The Shield Tablet might not be the absolute best Android tablet on the face of the Earth, but it's very good. If you're a fan of mobile gaming, it's totally in a league of its own. As with all Android devices, there are a few things you're going to want to do in order to get the most out of your purchase, so let's hit all the high points and turn that Shield Tablet into the best tablet it can be.
Tweak the DirectStylus popup
Nvidia's Shield tablet comes equipped with the second generation of DirectStylus technology. It's basically a middle ground between true inductive styli (for example Samsung's Note devices) and a regular capacitive stylus. The Shield Tablet will open a special launcher when you take the stylus out of its holder with shortcuts to pre-installed apps that take advantage of it, but maybe you don't like those shortcuts.
Just tap the "plus" button at the top of the window to choose which app shortcuts you want to have in there. The defaults like Dabbler and Write can be removed as well. Maybe you only want Keep and Evernote to come up when you take the pen out? You can do that. If the popup is annoying and you don't want in the way, tap the settings button and select the default action. The launcher popup can be disabled completely, or you can have a specific app open when the stylus is removed.
Enable stylus-only mode
Apps on the Shield can be set up to reject non-stylus input like your palm, but for the best experience you ought to make use of stylus-only mode. This toggle will prevent the tablet from registering any regular capacitive presses--only the stylus. It's extremely good at filtering out your clumsy hands.
In the main system settings is an entry for the DirectStylus. Here you'll find an option for allowing quick access buttons in the navigation bar at the bottom of the screen. Taking the stylus out adds buttons for stylus-only and screenshots (more on that later). The fastest way to turn off touch input is to tap that left button, but the DirectStylus menu also has a manual toggle in the timer section. This lets you set a time-out for touch input after the stylus has been used. One of the options there is stylus-only, but it's more of a hassle to manage this way.
Capture and annotate screens
The Shield tablet can take screenshots like any other Android device, by pressing the power and volume down buttons simultaneously, but there are some additional options tied to the stylus. When you enable the navigation bar buttons as explained above, the button on the right activates the Shield's awesome screenshot tool.
The toolbar that appears at the top of the screen lets you capture the entire screen, a rectangular marquee drawn with the stylus, or a free-form lasso area also drawn with the stylus. The annotation tool lets you doodle on the screenshot before saving it, too. This saves you from dropping screenshots into other apps just to crop them or highlight something.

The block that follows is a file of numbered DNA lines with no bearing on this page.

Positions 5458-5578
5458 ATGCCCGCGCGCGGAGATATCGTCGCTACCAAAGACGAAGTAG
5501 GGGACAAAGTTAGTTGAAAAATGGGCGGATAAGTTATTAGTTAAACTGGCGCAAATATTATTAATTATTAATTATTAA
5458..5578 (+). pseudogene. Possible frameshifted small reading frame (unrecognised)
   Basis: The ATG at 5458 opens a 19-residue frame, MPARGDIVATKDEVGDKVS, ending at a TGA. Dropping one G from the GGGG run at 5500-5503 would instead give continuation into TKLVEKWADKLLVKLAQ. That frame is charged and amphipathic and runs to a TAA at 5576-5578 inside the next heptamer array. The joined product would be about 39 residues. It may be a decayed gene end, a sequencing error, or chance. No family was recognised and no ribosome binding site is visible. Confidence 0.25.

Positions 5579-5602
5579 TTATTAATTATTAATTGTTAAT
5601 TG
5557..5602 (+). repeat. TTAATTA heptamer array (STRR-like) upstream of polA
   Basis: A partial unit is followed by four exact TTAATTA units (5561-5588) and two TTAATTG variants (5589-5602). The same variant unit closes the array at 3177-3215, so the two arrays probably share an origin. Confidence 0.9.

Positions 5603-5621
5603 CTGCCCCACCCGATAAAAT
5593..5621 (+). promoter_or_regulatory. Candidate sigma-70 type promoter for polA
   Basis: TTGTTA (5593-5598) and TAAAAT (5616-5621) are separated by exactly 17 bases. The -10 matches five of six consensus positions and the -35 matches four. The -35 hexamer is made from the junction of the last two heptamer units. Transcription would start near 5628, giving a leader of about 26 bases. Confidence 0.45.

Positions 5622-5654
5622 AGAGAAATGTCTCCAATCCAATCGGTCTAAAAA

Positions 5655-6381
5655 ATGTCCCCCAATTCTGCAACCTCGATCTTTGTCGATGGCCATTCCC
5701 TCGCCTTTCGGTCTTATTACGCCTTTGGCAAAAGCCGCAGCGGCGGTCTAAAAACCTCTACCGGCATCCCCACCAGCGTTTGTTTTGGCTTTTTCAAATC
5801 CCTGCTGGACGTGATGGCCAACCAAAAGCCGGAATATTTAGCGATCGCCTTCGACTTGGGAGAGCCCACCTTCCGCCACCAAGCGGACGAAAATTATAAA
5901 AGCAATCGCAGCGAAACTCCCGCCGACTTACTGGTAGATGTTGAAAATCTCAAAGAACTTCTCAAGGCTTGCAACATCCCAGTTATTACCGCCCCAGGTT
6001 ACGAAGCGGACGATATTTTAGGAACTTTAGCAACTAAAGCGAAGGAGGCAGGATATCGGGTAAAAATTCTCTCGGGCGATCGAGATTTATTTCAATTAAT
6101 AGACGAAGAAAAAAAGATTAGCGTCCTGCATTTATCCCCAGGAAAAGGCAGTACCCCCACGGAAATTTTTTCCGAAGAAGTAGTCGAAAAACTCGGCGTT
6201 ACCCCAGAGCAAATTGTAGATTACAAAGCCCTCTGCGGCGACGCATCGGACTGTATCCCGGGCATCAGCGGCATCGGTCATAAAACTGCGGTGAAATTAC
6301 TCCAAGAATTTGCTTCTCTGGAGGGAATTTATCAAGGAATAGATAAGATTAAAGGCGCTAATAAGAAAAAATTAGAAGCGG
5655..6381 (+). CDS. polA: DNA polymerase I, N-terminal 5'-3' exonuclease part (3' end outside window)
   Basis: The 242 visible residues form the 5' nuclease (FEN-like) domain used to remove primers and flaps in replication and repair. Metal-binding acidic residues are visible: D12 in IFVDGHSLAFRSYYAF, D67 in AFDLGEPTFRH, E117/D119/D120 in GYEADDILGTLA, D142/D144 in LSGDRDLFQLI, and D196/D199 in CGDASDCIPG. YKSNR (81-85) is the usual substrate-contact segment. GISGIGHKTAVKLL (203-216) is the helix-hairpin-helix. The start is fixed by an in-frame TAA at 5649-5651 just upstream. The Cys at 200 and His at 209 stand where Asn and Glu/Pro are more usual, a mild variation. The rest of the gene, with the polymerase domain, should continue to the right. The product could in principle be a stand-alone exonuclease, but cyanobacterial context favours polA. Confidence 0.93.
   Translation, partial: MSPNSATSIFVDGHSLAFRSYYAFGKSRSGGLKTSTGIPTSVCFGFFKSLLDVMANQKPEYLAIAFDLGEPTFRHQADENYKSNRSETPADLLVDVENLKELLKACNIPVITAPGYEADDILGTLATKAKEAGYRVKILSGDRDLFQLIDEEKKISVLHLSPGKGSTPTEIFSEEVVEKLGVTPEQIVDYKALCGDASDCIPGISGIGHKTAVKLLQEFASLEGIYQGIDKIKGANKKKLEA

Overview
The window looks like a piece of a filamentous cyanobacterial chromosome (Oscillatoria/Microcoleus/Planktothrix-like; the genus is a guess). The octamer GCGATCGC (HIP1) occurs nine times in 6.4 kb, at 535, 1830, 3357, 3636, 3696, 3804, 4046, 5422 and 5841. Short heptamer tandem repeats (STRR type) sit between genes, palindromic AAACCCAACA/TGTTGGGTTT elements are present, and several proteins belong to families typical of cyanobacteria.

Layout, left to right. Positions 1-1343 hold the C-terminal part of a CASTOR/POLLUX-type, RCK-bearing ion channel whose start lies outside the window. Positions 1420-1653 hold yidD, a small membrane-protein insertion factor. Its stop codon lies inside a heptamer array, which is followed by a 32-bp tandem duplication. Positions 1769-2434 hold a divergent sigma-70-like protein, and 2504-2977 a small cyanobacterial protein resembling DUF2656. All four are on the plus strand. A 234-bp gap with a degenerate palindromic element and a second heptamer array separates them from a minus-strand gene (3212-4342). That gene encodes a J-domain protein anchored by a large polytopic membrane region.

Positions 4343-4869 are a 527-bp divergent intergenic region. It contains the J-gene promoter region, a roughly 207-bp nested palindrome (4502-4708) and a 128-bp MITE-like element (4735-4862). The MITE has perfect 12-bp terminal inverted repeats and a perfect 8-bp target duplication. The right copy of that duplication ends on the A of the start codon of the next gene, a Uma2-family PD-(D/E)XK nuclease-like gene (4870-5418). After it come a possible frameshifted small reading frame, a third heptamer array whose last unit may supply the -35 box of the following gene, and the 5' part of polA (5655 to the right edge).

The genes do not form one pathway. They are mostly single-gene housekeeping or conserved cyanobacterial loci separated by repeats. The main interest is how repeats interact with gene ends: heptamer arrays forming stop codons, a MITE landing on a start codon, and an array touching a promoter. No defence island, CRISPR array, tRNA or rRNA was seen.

The Shield Tablet is equipped with custom handwriting recognition that is powered by the graphical processing prowess of the Tegra K1. It seems more accurate than most third-party solutions I've seen, and the transcription is so fast it can begin inputting a word before you're done writing it. It's enabled by default, but you need to select it from the keyboard notification.
When you have a text box selected, open the notifications pane and you should see a line with the currently selected keyboard. It's not the most discoverable location, which is why Google is moving it in Android L. Simply tap on it and choose Handwriting Recognition. The keyboard will refresh and you can just start scribbling.
Use Gamepad Mapper
The Shield is a gaming tablet first and foremost, so getting the official wireless controller is kind of a no-brainer. This device connects over Wi-Fi Direct for super-fast response and better range for console mode. Not all games support controllers, but don't let that stop you—Nvidia has included the same Gamepad Mapper that debuted with the Shield Portable so you can play almost anything.
To access this feature, press and hold the start button on your controller and use the touchscreen or cursor to place buttons and thumbstick zones on the screen where the game has its controls. Shield will convert all controller interaction to a simulated on-screen touch.
Get an SD card and move games to it
A gaming tablet with only 16GB of storage is kind of crazy, especially when the 32GB LTE variant isn't even available for pre-order yet. Some of the Tegra-optimized games developed for the Shield are 2-3GB in size, so you really need to either conserve space (lame) or get a microSD card. Cards are cheap, so do that.
When you plug in a new card, your work is not over; you have to move the games to it. Head into your system settings and find the app menu. From there you can organize the listings by size so all the big games show up at the top of the list. Open each one and tap the "Move to SD card" button and wait for the data to make its journey. As long as you buy a high-quality microSD card, the speed of even the most demanding games should not be affected.